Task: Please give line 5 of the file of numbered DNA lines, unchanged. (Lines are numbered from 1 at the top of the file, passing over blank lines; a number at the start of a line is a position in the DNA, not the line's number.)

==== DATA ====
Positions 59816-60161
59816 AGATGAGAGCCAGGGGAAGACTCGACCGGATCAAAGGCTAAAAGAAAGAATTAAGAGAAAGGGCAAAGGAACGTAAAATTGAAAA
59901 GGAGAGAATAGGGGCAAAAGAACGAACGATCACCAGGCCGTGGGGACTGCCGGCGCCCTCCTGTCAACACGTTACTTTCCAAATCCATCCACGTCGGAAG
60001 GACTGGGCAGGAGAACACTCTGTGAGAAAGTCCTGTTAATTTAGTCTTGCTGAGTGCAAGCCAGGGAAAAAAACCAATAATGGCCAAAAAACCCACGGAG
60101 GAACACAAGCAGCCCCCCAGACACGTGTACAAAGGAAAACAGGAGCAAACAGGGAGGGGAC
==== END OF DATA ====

60101 GAACACAAGCAGCCCCCCAGACACGTGTACAAAGGAAAACAGGAGCAAACAGGGAGGGGAC